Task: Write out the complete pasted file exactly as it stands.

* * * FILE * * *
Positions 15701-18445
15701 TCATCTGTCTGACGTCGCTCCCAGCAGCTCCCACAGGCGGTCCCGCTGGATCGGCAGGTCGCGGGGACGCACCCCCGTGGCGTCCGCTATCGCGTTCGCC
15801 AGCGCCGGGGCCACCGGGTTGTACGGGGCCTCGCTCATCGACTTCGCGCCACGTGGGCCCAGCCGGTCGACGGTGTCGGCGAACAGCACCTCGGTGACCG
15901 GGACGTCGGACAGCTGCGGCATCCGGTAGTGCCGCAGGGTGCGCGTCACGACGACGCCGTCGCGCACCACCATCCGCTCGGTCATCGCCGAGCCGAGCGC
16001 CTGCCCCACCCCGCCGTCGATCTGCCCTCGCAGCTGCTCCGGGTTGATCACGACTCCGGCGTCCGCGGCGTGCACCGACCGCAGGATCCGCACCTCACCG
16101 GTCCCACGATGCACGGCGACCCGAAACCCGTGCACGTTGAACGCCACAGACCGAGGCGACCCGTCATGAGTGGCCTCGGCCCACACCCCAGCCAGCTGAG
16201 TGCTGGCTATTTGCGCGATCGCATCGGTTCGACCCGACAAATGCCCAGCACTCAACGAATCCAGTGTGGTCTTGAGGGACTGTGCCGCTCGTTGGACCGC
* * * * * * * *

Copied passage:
Positions 15701-18445
15701 TCATCTGTCTGACGTCGCTCCCAGCAGCTCCCACAGGCGGTCCCGCTGGATCGGCAGGTCGCGGGGACGCACCCCCGTGGCGTCCGCTATCGCGTTCGCC
15801 AGCGCCGGGGCCACCGGGTTGTACGGGGCCTCGCTCATCGACTTCGCGCCACGTGGGCCCAGCCGGTCGACGGTGTCGGCGAACAGCACCTCGGTGACCG
15901 GGACGTCGGACAGCTGCGGCATCCGGTAGTGCCGCAGGGTGCGCGTCACGACGACGCCGTCGCGCACCACCATCCGCTCGGTCATCGCCGAGCCGAGCGC
16001 CTGCCCCACCCCGCCGTCGATCTGCCCTCGCAGCTGCTCCGGGTTGATCACGACTCCGGCGTCCGCGGCGTGCACCGACCGCAGGATCCGCACCTCACCG
16101 GTCCCACGATGCACGGCGACCCGAAACCCGTGCACGTTGAACGCCACAGACCGAGGCGACCCGTCATGAGTGGCCTCGGCCCACACCCCAGCCAGCTGAG
16201 TGCTGGCTATTTGCGCGATCGCATCGGTTCGACCCGACAAATGCCCAGCACTCAACGAATCCAGTGTGGTCTTGAGGGACTGTGCCGCTCGTTGGACCGC